I will update my story as things happen.

UPDATED

November 2013

I have been slow in updating my information. After the rise in PSA I had one at 3 months, then another at 6 months. They showed a decreasing PSA with the latest at 3.97. The DRE at 6 months was normal, no change. With the increase in PSA and a slightly elevated PcA3 test I was a bit nervous. It had been 4 years since my last biopsy, the AS protocol was every 2 years. The delay was due to my previous unfortunate experience with a biopsy.

In addition, the hospital had a new Tesla 3 MRI that was supposed to show areas of interest and probable cancer. They had a system in which the Dr. could superimpose an image of the MRI and use it to guide the biopsy process. Given the above, I talked to my Dr. and we agreed that it was time to do another biopsy.

I survived the MRI. I am really claustrophobic but they told me I would have my head out during the procedure. I guess my interpretation of head out was not the same as theirs. However it was close enough to the opening that I could see the ceiling and did not feel completely enclosed. It took about 45 min.

For the biopsy I received a fairly strong anti-biotic ahead of time. I also needed to show up about 1 hour prior to the procedure to receive two anti-biotic shots. The extra precautions were due to my previous experience. They precautions worked, there were no complications from the biopsy.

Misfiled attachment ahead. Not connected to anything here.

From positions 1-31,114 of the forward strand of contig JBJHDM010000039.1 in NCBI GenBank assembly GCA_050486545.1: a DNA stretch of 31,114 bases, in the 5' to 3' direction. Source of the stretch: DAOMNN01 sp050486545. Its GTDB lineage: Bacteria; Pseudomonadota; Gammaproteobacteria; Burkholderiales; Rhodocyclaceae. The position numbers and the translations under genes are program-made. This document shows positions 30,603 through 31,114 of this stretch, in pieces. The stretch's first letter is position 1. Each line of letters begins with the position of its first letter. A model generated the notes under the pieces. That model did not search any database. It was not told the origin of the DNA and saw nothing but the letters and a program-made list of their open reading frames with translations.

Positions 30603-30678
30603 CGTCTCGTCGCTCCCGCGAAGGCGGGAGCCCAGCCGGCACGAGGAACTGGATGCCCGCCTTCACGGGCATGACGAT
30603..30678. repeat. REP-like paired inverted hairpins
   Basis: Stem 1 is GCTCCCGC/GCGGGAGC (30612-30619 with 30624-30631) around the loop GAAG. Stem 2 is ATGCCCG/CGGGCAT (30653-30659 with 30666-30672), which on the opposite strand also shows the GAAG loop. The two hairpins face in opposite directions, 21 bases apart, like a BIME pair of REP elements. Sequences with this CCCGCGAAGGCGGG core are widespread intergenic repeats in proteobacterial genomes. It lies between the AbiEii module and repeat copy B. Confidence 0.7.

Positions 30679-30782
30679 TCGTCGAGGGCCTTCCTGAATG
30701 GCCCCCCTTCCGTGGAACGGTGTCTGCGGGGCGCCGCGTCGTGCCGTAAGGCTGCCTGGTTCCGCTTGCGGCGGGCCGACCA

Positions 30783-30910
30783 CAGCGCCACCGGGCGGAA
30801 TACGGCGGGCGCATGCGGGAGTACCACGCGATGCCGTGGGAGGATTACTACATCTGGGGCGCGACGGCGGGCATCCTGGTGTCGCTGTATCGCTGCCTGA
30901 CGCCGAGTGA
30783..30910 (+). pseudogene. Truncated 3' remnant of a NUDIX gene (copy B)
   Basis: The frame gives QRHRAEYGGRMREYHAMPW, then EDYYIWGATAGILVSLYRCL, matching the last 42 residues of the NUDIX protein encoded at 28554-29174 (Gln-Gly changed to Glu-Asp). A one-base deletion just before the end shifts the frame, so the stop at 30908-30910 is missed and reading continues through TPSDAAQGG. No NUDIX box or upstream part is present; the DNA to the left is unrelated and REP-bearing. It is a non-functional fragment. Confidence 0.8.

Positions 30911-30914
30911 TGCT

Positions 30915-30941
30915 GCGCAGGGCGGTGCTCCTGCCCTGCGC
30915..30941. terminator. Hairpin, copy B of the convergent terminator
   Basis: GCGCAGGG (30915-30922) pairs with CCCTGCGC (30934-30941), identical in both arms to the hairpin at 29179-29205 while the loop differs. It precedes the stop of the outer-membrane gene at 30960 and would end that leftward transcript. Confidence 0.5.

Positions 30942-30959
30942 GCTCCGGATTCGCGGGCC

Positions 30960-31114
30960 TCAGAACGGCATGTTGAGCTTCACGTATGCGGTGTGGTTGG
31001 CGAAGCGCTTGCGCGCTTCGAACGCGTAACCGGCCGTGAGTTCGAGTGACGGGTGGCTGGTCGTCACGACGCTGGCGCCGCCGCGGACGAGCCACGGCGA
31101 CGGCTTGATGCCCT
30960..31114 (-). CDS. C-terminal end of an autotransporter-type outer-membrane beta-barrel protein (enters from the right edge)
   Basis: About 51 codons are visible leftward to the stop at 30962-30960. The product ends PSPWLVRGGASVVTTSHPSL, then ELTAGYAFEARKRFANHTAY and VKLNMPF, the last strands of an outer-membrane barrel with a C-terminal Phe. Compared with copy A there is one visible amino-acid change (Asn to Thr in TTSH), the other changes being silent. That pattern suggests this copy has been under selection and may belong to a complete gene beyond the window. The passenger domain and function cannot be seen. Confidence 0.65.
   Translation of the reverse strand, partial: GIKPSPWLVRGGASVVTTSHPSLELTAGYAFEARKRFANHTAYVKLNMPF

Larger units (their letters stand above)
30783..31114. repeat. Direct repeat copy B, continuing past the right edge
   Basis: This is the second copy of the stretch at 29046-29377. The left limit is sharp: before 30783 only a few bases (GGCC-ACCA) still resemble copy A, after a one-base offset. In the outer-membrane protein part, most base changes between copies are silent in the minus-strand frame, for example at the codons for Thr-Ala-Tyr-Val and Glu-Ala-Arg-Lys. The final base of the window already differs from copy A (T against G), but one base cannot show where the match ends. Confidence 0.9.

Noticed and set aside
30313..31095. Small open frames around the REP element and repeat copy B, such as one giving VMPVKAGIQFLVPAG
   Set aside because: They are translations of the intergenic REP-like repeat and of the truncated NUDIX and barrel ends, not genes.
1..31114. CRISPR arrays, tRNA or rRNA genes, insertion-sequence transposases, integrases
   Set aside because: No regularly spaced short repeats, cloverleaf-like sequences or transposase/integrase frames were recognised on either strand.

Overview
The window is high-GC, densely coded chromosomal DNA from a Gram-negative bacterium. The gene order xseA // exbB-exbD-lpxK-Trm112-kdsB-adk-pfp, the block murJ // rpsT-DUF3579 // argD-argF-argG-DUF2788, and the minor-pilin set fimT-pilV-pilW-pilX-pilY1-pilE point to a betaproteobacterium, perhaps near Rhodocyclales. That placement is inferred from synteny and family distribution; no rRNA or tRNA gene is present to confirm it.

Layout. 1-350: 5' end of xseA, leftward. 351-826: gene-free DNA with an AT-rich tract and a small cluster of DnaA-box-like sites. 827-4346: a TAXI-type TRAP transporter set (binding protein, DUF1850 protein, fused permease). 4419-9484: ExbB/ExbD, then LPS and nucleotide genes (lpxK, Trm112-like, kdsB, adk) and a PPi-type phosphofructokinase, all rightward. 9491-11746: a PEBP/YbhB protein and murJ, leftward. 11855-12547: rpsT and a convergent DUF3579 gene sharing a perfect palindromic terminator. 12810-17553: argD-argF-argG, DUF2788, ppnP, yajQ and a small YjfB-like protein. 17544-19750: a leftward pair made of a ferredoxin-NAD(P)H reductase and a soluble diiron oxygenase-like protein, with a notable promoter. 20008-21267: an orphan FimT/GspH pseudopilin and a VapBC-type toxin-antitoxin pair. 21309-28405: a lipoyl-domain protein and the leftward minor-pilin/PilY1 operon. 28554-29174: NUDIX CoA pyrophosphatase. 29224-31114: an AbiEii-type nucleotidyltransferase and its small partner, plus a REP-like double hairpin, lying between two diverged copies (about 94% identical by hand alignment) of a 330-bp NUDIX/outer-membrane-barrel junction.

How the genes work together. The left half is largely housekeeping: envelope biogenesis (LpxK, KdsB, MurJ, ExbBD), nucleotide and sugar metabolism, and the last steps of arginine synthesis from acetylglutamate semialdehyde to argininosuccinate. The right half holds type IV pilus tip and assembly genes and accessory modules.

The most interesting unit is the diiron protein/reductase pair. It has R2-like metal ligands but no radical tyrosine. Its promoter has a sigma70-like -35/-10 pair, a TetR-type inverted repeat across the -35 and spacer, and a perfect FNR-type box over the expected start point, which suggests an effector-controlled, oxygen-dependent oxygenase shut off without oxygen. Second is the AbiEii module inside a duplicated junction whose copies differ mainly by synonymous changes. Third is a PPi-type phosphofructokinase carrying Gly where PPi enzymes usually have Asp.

The results however were inconclusive and I am not sure I fully understand them. In all the cores there was not any malignancy found. In one core there was some suspicious cells found. The report says that malignancy cannot be definitively confirmed however that is another part that seems at odds with that statement. I have a question in to the Dr. to clarify. At any rate it is just one core and a few cells.

Bottom line, the Dr. does not see any reason to stop AS and I will be on AS going forward. If I get clarification on the results and/or at my next appointment I have a better understanding I will update and hopefully clear up the confusion.

UPDATED

December 2014

It has been a bit since my last update. I continue on Active Surveillance. According to my doctor, the results from the biopsy indicate that things are stable and to continue on AS. I currently see my doctor twice a year. Earlier this year my PSA was 3.98, in my last visit in September my PSA was 3.68. Things are stable.

We have moved out of the Chicago area finally. I still plan to see my doctor in Chicago twice a year and stay in the AS study for the foreseeable future. In looking back, I have been on AS for better than 6 years now. In that period of time I have been stable with my PSA and have not had to have any treatment or to deal with any of the side effects. Things have gone well. The most I have gone through is the week in the hospital as a result of a biopsy. The latest biopsy went well and confirms that I can stay the course.

In looking back and thinking about that day I was diagnosed and the events that brought me to my current state, I am really glad that I, with my wife's help and support, I turned to face the situation, obtained second (and third) opinions, and did research instead of blindly following my original urologist's direction. If I had followed that recommendation, I would have had surgery and could be facing the resultant side effects and complications. There have been times I have had a few second thoughts. Living with the cancer is not a normal situation. However I have support from my wife and my current urologist and as time goes on and things stay stable, it gets easier.